Philosophy Dictionary of Arguments

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Satisfaction, logic: a formula is satisfied when their variables are interpreted in a way that the formula as a whole is a true statement. The interpretation is a substitution of the variables of the formula by appropriate constants (e.g. names). When the interpreted formula is true, we call it a model. See also satisfiability, models, model theory.

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Annotation: The above characterizations of concepts are neither definitions nor exhausting presentations of problems related to them. Instead, they are intended to give a short introduction to the contributions below. – Lexicon of Arguments.

 
Author Item Summary Meta data
I 35
Description is satisfied: an object is the only one to satisfy the description (e.g. champagne).
I 123
It is generally not the case that the reference of a name is determined by identification of the specific characteristics, certain properties that are only satisfied by the reference and of which the speaker knows or believes that they are true.
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III 374
Satisfaction conditions: must be understood in order to understand open sentences - therefore intentions incomprehensible in open sentences - Definition satisfaction/Kripke (m referential variables.): "(Exi) Rabbit(xi)" iff there is an s" that differs at most from s at the i-th point that satisfies "Rabbit (xi)" - satisfaction, > open sentence, > intension.
III 380
Definition satisfaction/Kripke: "(Exi) rabbit (xi)" iff there is an s" that differs at most from s at the i-th point that satisfies "Rabbit (xi)" - (purely formal).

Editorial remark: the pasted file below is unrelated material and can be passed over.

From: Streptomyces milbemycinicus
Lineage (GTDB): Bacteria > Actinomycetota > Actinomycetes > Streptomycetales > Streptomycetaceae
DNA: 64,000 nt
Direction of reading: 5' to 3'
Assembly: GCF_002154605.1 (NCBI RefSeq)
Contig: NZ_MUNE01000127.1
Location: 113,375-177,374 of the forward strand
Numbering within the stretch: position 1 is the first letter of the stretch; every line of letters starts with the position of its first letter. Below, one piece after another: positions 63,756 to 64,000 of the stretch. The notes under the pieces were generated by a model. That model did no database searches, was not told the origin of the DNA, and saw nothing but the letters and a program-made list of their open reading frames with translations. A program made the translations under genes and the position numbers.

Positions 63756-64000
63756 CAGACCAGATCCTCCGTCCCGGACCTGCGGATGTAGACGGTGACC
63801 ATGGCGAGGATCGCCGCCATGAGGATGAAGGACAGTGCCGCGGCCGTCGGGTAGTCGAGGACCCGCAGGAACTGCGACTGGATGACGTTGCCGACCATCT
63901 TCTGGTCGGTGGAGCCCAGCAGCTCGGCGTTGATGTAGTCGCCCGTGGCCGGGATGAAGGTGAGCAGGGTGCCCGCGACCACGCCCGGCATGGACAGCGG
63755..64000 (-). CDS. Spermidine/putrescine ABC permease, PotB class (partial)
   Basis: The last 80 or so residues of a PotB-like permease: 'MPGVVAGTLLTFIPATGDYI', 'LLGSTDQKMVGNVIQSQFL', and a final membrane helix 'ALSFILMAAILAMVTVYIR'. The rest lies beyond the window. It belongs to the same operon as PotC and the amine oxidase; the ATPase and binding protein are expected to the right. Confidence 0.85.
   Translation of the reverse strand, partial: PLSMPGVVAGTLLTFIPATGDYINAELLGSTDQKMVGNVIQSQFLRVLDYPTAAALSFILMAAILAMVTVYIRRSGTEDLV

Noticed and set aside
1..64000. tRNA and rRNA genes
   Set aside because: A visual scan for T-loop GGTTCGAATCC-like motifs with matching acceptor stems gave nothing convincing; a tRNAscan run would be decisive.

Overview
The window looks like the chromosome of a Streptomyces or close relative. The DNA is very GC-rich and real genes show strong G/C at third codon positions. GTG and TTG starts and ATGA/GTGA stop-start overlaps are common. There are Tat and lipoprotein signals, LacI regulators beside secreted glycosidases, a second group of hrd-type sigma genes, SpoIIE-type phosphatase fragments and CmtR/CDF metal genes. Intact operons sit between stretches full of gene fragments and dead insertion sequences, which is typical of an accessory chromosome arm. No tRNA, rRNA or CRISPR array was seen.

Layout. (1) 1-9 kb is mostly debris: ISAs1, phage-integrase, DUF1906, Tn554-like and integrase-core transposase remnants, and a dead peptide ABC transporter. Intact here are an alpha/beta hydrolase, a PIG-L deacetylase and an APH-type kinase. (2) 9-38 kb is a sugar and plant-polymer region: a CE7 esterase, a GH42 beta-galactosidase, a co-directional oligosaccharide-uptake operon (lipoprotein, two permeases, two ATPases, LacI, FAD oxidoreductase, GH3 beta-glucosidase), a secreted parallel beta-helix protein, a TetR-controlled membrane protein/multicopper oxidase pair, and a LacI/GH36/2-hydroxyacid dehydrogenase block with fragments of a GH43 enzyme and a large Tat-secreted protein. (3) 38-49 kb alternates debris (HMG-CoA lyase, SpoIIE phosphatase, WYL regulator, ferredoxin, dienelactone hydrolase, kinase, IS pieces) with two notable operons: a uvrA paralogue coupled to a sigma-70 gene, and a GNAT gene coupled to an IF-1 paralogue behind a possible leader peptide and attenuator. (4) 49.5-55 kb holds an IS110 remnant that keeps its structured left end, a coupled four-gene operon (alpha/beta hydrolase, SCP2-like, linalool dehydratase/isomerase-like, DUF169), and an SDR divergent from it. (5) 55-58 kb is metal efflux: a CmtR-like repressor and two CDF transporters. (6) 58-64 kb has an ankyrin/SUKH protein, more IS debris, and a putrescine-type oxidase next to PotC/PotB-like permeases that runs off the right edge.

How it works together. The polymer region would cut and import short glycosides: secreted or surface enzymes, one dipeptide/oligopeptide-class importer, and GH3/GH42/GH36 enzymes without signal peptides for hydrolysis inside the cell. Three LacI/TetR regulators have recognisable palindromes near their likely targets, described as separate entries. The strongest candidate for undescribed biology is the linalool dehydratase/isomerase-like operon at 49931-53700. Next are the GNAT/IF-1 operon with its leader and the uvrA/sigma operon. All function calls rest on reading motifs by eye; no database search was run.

III 393
Truth/Satisfaction/Definability: truth can only be definable in a metalanguage (for a given referential object language), but satisfaction not because the corresponding ontology cannot be reached in the meta language - e.g. the set of true sentences will be definable in different metalanguages whose ontology is that of the integers (e.g. metalanguage assumes the truth for the object language as a simple predicate) - satisfaction: will not be definable unless the ontology of the object language happens to be one of integers.
III 403
Satisfaction: Relation between expressions and other objects: > Denotation/Kripke.


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Explanation of symbols: Roman numerals indicate the source, arabic numerals indicate the page number. The corresponding books are indicated on the right hand side. ((s)…): Comment by the sender of the contribution.
The note [Author1]Vs[Author2] or [Author]Vs[term] is an addition from the Dictionary of Arguments. If a German edition is specified, the page numbers refer to this edition.

Kripke I
S.A. Kripke
Naming and Necessity, Dordrecht/Boston 1972
German Edition:
Name und Notwendigkeit Frankfurt 1981

Kripke II
Saul A. Kripke
"Speaker’s Reference and Semantic Reference", in: Midwest Studies in Philosophy 2 (1977) 255-276
In
Eigennamen, Ursula Wolf, Frankfurt/M. 1993

Kripke III
Saul A. Kripke
Is there a problem with substitutional quantification?
In
Truth and Meaning, G. Evans/J McDowell, Oxford 1976

Kripke IV
S. A. Kripke
Outline of a Theory of Truth (1975)
In
Recent Essays on Truth and the Liar Paradox, R. L. Martin (Hg), Oxford/NY 1984


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Ed. Martin Schulz, access date 2021-01-16
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